A Tale of Two Jordan Petersons

Two and a half years ago, Jordan Peterson was emerging into the international limelight. He was just publishing his book, “12 Rules for Life,” and was about to embark upon a world book/lecture tour which would make him a veritable philosopher-king in defense of western rationalism, tradition, and myth.

Besides the book and the world tour, nothing catapulted Peterson into the spotlight so much as his interview with Cathy Newman on Channel 4. The contrast between Newman’s politically correct media drivel and Peterson’s rational approach to examining evidence, could not have been more striking — or more favorable to the Canadian. This media triumph was to be just one of many to come for the prairie born and raised clinical psychologist, professor, scientific researcher, philosopher, entrepreneur, business consultant, author, and local (Toronto and Canadian Public Television) media celebrity.

Jordan Peterson rode the international wave of fame and notoriety for more than a year, and became the bane of radical leftists, postmodern academics, neo-Marxist journalists and pseudo-intellectuals, and assorted other muddle-headed quasi-utopian hive minds. He was a bulldog in defense of both rational western thought/science and of the deeper power of myths and archetypes.

Professor Peterson appeared on any talk show that had a host bright enough to at least pretend to keep up with him. He was the subject of a number of documentaries, including “The Rise of Jordan Peterson,” which appeared just as Dr. Peterson himself was collapsing into a nightmare of benzodiazepine dependency and withdrawal — brought about by a combination of a number of different tragic and extremely stressful events and pressures which occurred virtually simultaneously.

Some of these events and stresses are discussed by Peterson himself, in a conversation with his daughter Mikhaila:

In the hour long video conversation above, Jordan Peterson discusses with a fair degree of openness, just what happened to him. He was clearly overwhelmed by family tragedy, an unbelievably stressful lifestyle, and the idiosyncratic effects of prescription drugs and unpredictable reactions to certain foods. These things combined with innate vulnerabilities of Peterson’s mind and body, at a time when Peterson was flying very close to the sun.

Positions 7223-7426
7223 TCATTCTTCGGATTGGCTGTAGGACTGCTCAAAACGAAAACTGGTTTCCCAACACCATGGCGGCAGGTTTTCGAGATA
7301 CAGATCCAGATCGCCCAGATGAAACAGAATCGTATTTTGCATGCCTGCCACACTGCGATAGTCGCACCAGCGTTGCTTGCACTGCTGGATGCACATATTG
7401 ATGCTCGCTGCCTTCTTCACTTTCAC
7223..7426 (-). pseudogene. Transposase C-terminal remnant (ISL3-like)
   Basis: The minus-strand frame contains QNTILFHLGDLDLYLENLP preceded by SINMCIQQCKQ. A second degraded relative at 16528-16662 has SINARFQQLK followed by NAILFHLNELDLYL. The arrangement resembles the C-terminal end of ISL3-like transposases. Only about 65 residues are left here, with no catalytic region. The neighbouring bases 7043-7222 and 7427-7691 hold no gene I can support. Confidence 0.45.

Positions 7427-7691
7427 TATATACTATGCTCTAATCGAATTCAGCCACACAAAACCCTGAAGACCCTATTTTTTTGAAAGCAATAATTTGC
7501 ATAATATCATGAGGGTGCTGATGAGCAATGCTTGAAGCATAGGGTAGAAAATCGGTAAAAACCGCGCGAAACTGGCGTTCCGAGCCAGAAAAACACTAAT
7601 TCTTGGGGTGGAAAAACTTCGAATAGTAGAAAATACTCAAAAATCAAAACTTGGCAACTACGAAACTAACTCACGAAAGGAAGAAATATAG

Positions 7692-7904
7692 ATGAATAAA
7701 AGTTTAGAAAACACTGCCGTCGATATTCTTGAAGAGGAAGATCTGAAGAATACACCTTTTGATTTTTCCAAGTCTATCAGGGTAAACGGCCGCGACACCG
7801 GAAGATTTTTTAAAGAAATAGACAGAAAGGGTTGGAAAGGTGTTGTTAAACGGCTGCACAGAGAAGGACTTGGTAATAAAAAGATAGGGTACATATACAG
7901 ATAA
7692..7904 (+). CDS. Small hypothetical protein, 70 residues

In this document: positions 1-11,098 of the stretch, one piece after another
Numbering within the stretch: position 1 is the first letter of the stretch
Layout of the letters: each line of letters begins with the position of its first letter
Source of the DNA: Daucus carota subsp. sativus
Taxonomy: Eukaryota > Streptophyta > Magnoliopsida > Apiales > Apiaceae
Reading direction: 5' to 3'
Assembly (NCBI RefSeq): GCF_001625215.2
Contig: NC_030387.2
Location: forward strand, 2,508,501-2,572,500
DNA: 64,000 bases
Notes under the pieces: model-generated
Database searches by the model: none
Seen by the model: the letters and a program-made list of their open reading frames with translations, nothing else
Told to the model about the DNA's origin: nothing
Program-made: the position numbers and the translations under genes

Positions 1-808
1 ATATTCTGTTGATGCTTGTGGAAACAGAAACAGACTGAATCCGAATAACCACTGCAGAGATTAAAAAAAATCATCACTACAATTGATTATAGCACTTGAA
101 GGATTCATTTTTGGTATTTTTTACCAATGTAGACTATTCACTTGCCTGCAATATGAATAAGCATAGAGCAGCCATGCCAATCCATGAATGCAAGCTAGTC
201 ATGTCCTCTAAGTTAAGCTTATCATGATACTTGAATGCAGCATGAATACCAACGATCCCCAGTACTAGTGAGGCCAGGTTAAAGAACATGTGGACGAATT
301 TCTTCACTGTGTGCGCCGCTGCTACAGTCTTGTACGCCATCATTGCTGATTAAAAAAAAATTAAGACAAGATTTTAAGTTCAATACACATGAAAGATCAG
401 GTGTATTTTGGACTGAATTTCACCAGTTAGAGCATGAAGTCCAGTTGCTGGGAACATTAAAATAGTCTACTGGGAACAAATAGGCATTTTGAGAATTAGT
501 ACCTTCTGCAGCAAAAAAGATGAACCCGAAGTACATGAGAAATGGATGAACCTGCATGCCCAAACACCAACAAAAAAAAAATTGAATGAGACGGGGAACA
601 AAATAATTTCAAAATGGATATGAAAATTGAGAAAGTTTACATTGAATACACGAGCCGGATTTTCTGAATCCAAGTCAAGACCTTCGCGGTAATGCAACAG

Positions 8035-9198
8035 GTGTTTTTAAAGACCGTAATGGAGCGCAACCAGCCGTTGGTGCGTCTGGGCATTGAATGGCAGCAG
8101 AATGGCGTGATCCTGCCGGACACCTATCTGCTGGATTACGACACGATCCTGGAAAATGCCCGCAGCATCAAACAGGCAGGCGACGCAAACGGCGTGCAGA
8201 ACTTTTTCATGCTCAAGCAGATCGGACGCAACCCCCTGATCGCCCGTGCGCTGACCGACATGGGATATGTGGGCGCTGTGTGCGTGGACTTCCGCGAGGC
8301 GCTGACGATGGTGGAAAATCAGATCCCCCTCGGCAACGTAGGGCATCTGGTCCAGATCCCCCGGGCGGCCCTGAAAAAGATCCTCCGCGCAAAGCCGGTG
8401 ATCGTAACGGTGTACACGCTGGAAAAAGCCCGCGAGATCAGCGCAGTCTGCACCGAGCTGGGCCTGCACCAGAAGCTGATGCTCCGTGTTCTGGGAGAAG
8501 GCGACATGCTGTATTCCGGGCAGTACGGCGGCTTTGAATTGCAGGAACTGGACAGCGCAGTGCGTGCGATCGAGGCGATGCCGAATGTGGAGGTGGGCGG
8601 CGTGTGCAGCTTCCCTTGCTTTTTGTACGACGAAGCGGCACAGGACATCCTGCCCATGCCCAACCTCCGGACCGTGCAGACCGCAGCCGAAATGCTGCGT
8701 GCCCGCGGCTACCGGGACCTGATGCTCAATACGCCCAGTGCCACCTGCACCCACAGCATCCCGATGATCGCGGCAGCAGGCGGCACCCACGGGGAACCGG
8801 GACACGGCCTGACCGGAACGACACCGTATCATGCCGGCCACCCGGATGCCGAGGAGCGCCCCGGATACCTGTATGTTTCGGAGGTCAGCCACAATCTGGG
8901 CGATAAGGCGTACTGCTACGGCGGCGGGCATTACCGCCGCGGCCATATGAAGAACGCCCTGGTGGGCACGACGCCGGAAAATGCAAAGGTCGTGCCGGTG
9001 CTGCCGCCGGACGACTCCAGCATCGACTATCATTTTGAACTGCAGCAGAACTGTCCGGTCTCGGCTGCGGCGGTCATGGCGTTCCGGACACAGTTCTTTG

Clearly apparent to viewers in his conversation with his daughter above — and requiring no words — are the heartbreaking after-effects of the man’s physical and mental breakdown, which he makes no effort to hide from the public. Admirers and critics alike can plainly see the ongoing suffering of Dr. Peterson in the video above, and can get a visceral feeling of what he and his family have gone through over the past year and a number of months.

What can one conclude from contrasting the view of Peterson at his peak, with the view of Peterson after his breakdown? The most obvious observation is that no matter how well educated and well tempered by the fires of experience, every human is vulnerable to the right combination of stresses, attacks, and vulnerabilities.

For most celebrities and leading figures, time will take them off their thrones eventually. Drugs and alcohol tend to take them away more quickly. The life of a celebrity is a stressful one, particularly if one is catapulted into global focus almost overnight. In Jordan Peterson’s case, his unfortunate dependency on benzodiazepines was not a result of thrill-seeking or drug abuse, but was rather the result of following his doctor’s medical advice in the attempt to deal with mounting stresses from multiple directions.

Regardless, the aftermath of both the dependency and the multiple attempts to escape the dependency have taken their toll. As an admirer of Dr. Peterson, I wish him all the best in his recovery from both “the disease” and “the cure.” It is difficult to know which of the two had the most devastating consequences for him.

I would like to see Jordan Peterson back doing the things he was meant to be doing, as clearly the intellectual world has suffered in his absence. Hurry back soon, professor.

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3 Responses to A Tale of Two Jordan Petersons

  1. kline says:

    Almost seems like he left something out of the story. Hard to believe someone is that sensitive to the low amount he claims he was taking. I have been taking Valium for over 20 years and don’t see a problem with it.

    • alfin2101 says:

      Something is always left out from every story.

      One of the problems with understanding the things that happen to us, is that we often are ill-equipped to see everything that happens from a broad enough perspective. Looking at how future generations are being mis-educated, it may be some time before humans get better at comprehending their own foibles.

      As for valium, it is not unheard of for people to die from diazepam withdrawal, usually from seizures. But I was unaware of some of the potential side effects from clonazepam that Peterson experienced. They are generally effective drugs, and typically safe for temporary use at low to moderate dosages. But they have to be respected for the significant changes they can make in the human brain, especially with chronic usage. No cold turkey withdrawal, please.

  2. Craig says:

    I am an admirer of Dr Peterson’s having followed him closely since 2016. I think the ‘flying too close to the sun’ is an apt description of his situation. Following an exhausting an unprecedented book tour his wife was stricken with what they thought was a terminal illness. For someone such as myself who has been married the better part of 40 years and somewhat dependent on my wife (like Dr Peterson is with his) I cannot imagine the stress or sense of helplessness. I have nothing but compassion for him. I hope he emerges stronger than ever.

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